GPSolo Magazine - September 2005
LLC Operating Agreements: Drafting Tips and Traps for the Unwary
Most law firms have a basic “form” operating agreement that was either acquired from a form manual or that one of the partners painstakingly drafted from scratch back when LLCs were first authorized under state law. But has anyone taken the time to update the form? In several states there have been significant changes in statutory law during the last several years in the LLC arena.
Ownership defined. Many “form” operating agreements define ownership in terms of relative capital account balances. Although this may be an acceptable method in some circumstances, structuring ownership as a definition of capital accounts should generally be avoided. Consider the following example. A and B form an LLC, each contributing $10,000 for a 50 percent interest. The LLC buys an asset for $20,000. Assume it produces little or no income and has generated few expenses. After five years, the asset has appreciated to $100,000. A and B now wish to admit C for a one-third interest, perhaps to help develop the land, with A and B each retaining a one-third interest. (Remember, assume A and B still have capital account balances of $10,000 each.) What amount should C contribute? If C contributes $10,000, then A, B, and C each will have a $10,000 capital account balance and each will own a one-third interest. The result is incredibly good for C: He has contributed only $10,000 and received a one-third interest in a $100,000 asset.
This problem can usually be remedied by defining ownership in terms of percentage ownership, largely ignoring capital accounts for ownership purposes. So long as allocations and distributions are made in accordance with ownership interests and liquidating distributions are made first in accordance with positive capital account balances, the allocations should still have “substantial economic effect,” a requirement under the Code § 704 regulations.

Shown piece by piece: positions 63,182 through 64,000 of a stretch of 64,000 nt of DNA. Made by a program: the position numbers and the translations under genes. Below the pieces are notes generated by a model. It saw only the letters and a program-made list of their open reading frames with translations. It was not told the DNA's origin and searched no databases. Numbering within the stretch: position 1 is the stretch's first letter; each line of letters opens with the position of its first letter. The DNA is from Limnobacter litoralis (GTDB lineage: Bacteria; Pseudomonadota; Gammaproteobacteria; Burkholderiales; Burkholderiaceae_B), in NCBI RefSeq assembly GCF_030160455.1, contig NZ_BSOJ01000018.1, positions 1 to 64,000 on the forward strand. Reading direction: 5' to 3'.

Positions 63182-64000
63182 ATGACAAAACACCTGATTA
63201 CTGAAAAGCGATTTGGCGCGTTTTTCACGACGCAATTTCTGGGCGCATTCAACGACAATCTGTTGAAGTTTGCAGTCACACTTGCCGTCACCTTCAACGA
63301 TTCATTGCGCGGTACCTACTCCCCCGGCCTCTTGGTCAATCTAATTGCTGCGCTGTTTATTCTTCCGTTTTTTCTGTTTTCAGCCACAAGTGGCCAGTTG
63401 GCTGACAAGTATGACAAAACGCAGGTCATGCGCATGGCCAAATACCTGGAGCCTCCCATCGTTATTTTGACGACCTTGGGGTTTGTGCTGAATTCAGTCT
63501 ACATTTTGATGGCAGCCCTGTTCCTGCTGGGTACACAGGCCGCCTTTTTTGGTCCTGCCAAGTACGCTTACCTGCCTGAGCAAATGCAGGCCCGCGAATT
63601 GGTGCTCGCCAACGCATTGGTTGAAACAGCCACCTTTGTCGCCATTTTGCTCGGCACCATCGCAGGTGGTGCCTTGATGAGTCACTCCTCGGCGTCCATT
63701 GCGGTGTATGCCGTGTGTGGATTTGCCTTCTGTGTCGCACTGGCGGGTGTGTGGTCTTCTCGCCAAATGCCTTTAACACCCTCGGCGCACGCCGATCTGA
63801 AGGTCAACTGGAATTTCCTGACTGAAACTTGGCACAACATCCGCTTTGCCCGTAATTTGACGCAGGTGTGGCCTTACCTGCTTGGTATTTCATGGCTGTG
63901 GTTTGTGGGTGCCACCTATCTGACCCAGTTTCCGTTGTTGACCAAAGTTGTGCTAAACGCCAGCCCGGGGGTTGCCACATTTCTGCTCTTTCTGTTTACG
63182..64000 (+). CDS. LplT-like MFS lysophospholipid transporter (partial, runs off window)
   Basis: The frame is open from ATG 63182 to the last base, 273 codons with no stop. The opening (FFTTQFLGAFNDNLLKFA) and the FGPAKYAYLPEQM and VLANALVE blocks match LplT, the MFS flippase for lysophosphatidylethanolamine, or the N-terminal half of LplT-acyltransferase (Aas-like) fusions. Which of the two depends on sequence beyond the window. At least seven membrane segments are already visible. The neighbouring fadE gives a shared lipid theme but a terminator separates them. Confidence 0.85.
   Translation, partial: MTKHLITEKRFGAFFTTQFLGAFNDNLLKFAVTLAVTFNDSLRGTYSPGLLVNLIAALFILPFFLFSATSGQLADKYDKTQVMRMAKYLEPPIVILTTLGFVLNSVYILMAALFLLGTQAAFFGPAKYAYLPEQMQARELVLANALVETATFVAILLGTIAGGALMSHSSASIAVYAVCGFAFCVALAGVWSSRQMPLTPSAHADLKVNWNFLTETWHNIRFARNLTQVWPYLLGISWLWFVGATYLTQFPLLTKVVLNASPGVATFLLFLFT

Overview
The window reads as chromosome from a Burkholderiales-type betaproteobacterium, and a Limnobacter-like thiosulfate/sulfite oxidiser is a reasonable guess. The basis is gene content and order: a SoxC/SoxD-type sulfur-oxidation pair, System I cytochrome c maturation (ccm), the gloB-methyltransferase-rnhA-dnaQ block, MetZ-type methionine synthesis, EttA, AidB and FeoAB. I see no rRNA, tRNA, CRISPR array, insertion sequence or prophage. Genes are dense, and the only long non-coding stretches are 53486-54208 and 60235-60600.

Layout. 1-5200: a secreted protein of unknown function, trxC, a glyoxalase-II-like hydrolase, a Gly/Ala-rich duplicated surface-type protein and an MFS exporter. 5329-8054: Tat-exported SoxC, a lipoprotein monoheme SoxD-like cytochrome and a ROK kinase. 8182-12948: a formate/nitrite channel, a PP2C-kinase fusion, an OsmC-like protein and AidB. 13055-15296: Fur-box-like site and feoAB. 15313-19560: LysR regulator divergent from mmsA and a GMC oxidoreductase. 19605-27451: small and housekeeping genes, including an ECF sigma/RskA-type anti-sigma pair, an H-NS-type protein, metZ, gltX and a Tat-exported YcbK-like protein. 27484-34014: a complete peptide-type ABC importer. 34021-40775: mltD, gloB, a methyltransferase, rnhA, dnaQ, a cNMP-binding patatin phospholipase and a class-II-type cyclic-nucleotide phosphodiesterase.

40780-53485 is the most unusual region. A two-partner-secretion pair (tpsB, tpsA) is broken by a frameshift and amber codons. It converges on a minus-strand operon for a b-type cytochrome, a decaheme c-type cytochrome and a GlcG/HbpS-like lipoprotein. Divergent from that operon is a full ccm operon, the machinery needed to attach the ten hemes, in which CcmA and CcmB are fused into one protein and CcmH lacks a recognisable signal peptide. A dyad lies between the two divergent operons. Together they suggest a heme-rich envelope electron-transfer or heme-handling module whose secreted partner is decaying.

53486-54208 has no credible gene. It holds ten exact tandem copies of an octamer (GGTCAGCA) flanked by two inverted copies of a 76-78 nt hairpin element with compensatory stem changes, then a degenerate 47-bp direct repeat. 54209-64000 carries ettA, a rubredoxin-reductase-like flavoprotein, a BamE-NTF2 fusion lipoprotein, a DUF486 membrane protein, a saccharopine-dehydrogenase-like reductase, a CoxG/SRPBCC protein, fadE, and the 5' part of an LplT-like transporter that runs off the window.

Quorum and voting. Quorum is an issue that should be given more than mere passing consideration, especially if the LLC operating agreement involves a number of individuals with minority interests. All too often the basic form provision requires a quorum of 100 percent of the members. What happens when there is a dispute? A disgruntled member who is quick-witted and realizes what the provision does will simply not allow a quorum to be established, effectively locking down the operation of the company and perhaps forcing a judicial dissolution. At the same time, a quorum of too few members can be equally problematic, unless the “manner of acting” provisions are also tightly drawn to prohibit a minority of owners from establishing quorum and then acting on behalf of the company.
One alternative is to provide for a quorum at some amount between 51 percent and 80 percent. In that case, the “manner of acting” provision should provide for action by members holding at least 51 percent of all membership (voting) interests.
Buyouts: Right of first refusal and put provisions. Most LLC operating agreements have a basic “right of first refusal” (ROFR) provision. It is often advisable to add a “put” provision that guarantees that a severance of ownership can and will occur if an irreconcilable dispute arises.
The ROFR provision provides that if any member receives an offer from a prospective third-party purchaser to buy any portion of his or her membership interest, he or she must first offer that interest to the remaining members on the same terms and conditions as received from the third-party purchaser. The remaining members then have a set time period in which to determine whether to exercise their right of first refusal and purchase the selling member’s interest or allow the sale to go through to a third party.